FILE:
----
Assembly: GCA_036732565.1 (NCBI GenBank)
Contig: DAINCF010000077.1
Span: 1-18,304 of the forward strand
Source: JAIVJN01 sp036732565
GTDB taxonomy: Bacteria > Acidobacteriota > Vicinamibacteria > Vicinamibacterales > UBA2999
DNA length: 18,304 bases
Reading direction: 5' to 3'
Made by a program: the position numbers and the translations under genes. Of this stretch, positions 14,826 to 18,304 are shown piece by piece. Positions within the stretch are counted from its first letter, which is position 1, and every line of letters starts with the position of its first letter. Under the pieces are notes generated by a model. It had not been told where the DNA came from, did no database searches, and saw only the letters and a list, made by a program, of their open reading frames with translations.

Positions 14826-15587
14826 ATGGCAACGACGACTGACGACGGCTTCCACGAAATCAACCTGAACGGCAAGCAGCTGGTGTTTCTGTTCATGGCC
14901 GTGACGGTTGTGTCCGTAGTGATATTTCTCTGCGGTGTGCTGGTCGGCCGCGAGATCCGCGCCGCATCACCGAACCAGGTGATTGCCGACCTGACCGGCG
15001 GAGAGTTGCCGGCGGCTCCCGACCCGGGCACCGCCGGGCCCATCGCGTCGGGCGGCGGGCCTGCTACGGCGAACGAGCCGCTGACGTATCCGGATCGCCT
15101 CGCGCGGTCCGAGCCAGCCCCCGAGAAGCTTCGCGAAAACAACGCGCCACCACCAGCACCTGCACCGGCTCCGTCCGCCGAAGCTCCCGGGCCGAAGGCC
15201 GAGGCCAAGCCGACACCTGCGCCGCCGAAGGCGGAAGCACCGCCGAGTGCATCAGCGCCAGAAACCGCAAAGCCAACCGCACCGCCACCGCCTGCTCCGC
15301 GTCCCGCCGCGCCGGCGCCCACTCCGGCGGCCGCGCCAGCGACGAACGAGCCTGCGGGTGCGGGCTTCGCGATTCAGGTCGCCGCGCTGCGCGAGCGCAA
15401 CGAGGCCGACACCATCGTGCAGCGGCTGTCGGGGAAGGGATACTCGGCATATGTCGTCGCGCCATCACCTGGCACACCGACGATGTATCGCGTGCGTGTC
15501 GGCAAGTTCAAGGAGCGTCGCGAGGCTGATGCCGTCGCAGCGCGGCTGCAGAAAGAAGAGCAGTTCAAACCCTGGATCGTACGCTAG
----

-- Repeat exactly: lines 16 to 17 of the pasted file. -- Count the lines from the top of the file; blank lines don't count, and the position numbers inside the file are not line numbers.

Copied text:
15401 CGAGGCCGACACCATCGTGCAGCGGCTGTCGGGGAAGGGATACTCGGCATATGTCGTCGCGCCATCACCTGGCACACCGACGATGTATCGCGTGCGTGTC
15501 GGCAAGTTCAAGGAGCGTCGCGAGGCTGATGCCGTCGCAGCGCGGCTGCAGAAAGAAGAGCAGTTCAAACCCTGGATCGTACGCTAG